Fire in Medicine Bow Reaches almost 14,000 acres
CASPER (WNE) — A fire burning in the Medicine Bow National Forest west of Laramie nearly doubled in size on Sunday to almost 14,000 acres and prompted multiple evacuations.
The Rambler, Rob Roy and Keystone areas have all been evacuated due to the Mullen Fire, Gov. Mark Gordon tweeted Sunday morning.
On Saturday afternoon, the fire had moved to within a mile of 25 summer cabins near Rob Roy Reservoir, Gordon wrote in a separate tweet.
The Mullen Fire has grown quickly since it ignited Thursday. On Friday, it increased to 644 acres. By Saturday, that number had risen to 7,500.
“This is a major fire, folks,” the Medicine Bow National Forest posted in a tweet on Saturday afternoon.
Strong and shifting winds prompted crews on Saturday to pull back firefighting resources for safety reasons, authorities said. Those conditions also prompted officials to pull aerial resources from the fire.
In response to “extreme fire behavior,” authorities issued a closure order that covered much of the southern Snowy Range in Albany and Carbon counties, according to a press release from the U.S. Forest Service.
Authorities on Sunday told residents in the Centennial Valley to prepare for possible evacuations.
In a statement, the Forest Service said it was actively investigating the fire’s cause. Officials had identified the area where the blaze originated and found preliminary information indicating the fire might have been caused by humans.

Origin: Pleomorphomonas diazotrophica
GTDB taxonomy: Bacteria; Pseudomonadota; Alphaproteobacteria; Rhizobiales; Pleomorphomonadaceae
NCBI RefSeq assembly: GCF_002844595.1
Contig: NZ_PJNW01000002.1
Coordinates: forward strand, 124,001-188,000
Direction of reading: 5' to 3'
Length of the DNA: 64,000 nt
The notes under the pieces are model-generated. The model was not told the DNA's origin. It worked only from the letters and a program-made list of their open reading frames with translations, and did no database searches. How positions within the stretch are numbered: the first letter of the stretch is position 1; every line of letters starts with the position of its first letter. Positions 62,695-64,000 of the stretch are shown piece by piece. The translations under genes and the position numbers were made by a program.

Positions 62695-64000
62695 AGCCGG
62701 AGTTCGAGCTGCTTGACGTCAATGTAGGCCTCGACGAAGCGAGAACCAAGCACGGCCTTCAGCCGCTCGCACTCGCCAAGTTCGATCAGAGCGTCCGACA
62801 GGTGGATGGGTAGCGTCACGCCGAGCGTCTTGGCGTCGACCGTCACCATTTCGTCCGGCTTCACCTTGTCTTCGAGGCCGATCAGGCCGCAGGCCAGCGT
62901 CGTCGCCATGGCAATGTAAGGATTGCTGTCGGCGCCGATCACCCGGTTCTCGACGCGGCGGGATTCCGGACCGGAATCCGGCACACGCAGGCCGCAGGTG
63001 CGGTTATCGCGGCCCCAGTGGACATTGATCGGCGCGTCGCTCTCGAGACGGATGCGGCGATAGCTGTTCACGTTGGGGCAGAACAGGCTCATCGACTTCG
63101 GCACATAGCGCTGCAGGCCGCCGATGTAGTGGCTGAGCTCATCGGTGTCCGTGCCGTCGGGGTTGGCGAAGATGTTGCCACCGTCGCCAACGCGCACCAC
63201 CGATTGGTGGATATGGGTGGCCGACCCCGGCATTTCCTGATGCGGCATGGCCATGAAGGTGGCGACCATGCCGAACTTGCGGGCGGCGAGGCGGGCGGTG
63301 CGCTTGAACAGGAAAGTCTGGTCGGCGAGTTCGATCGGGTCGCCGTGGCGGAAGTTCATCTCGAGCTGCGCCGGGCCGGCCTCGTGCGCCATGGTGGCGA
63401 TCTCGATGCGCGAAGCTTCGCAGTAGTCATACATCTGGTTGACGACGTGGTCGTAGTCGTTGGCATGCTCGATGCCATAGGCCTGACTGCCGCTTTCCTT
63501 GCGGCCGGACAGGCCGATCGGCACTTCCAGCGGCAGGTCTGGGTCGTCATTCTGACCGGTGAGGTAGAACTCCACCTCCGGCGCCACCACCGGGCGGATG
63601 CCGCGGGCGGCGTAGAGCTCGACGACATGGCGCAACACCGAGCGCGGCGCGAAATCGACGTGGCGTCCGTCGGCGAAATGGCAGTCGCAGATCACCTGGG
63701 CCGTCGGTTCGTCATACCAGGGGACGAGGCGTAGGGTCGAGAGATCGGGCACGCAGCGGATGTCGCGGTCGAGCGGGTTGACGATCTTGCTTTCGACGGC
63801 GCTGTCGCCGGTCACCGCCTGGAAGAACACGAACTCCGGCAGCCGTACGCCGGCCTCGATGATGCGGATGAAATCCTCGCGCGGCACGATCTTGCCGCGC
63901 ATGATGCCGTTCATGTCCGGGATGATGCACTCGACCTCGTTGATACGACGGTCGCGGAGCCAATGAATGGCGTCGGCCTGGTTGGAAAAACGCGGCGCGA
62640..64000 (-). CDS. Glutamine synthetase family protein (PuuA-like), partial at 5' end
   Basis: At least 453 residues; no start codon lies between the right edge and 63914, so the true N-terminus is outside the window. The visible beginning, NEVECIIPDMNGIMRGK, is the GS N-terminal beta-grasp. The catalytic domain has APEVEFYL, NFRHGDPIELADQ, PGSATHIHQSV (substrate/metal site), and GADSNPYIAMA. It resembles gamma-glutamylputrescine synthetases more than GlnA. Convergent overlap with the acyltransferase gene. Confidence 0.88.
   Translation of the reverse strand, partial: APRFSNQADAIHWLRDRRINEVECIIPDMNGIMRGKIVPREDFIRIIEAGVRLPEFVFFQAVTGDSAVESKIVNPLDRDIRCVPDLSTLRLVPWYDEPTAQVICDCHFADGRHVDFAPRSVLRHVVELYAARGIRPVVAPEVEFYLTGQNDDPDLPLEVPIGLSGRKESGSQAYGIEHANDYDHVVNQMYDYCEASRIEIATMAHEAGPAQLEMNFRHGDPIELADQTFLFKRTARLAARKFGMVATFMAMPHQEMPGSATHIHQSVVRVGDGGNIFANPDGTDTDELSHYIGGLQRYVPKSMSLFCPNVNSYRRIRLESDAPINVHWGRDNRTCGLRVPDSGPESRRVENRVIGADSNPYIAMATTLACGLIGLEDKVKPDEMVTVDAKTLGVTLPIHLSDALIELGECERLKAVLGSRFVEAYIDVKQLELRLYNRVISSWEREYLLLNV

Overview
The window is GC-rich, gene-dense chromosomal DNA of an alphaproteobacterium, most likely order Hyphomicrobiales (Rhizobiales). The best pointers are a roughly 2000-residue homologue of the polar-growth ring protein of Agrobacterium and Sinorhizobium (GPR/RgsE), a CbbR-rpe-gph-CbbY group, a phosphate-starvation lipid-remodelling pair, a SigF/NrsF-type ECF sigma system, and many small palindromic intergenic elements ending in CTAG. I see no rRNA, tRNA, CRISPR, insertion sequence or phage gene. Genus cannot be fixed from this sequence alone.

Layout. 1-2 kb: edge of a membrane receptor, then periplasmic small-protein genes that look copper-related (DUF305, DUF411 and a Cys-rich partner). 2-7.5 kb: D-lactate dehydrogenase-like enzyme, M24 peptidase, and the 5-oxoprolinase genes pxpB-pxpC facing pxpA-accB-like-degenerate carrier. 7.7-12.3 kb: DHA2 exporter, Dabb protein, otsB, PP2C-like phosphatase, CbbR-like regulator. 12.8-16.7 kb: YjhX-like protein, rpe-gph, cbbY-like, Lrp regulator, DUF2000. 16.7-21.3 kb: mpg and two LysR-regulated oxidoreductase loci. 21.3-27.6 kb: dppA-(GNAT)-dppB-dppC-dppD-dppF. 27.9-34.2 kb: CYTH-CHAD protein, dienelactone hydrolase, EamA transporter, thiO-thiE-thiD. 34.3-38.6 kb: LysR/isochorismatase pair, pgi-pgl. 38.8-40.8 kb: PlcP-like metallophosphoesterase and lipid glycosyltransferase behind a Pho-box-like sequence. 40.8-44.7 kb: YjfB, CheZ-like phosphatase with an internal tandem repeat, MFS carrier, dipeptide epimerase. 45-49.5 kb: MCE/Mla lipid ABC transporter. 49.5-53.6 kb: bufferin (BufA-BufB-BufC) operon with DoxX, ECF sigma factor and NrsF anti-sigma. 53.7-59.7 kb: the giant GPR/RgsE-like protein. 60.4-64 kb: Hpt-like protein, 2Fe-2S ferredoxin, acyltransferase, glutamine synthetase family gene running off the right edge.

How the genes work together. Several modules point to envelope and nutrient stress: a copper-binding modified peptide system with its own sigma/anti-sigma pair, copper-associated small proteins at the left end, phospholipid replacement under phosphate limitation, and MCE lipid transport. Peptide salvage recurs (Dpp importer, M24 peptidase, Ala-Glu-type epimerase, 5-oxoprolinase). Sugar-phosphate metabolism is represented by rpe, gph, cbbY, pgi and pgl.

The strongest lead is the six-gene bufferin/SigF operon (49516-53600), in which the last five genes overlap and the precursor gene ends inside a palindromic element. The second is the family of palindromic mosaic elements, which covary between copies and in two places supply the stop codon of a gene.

Laramie man charged with exploitation of children
RAWLINS (WNE) — A Laramie man was arrested in Rawlins earlier this week on a slew of charges that could mean spending the rest of his life in prison if convicted.
Travis Wright, 48, was arrested Wednesday and charged with five counts of sexual exploitation of children, all of which come with a maximum penalty of 10 years in prison and/or a $10,000 fine. This means Wright faces potentially 50 years in prison and/or $50,000 in fines.
According to a news release, Wright’s arrest was the result of a joint investigation involving the Wyoming Division of Criminal Investigation’s Internet Crimes Against Children task force, the Sweetwater County Sheriff’s Office and the Rawlins Police Department.
The ICAC team is located in Cheyenne and is comprised of DCI special agents, a forensic specialist and immigration and customs enforcement agents. The team concentrates on the use of the internet to exploit children.
The agents are trained in undercover operations, as well as computer forensic examinations. The ICAC team was formed after DCI received a federal grant from the U.S. Department of Justice in 2000.
Child sexual exploitation can involve the possession, manufacturing or distribution of child pornography, online enticement of children for sexual acts, child prostitution or child sex tourism.
The case is still under investigation.
Wyoming gets $43 million federal literacy grant
CHEYENNE (WNE) – Teachers could soon have a few more tools to promote reading in their classrooms, as the Wyoming Department of Education has received a federal grant totaling $43.3 million that will be used to develop students’ literacy skills.
State education officials announced the grant, which will bring $8.6 million to Wyoming in its first year of eligibility, during a virtual news conference Friday.
Through the grant, teachers across Wyoming will be able to gain more training on the best practices to grow students’ reading abilities and identify skill gaps in the classroom. That effort will begin with the formation of a statewide literacy task force comprised of state and local school officials, which will be tasked with developing a statewide plan for reading comprehension.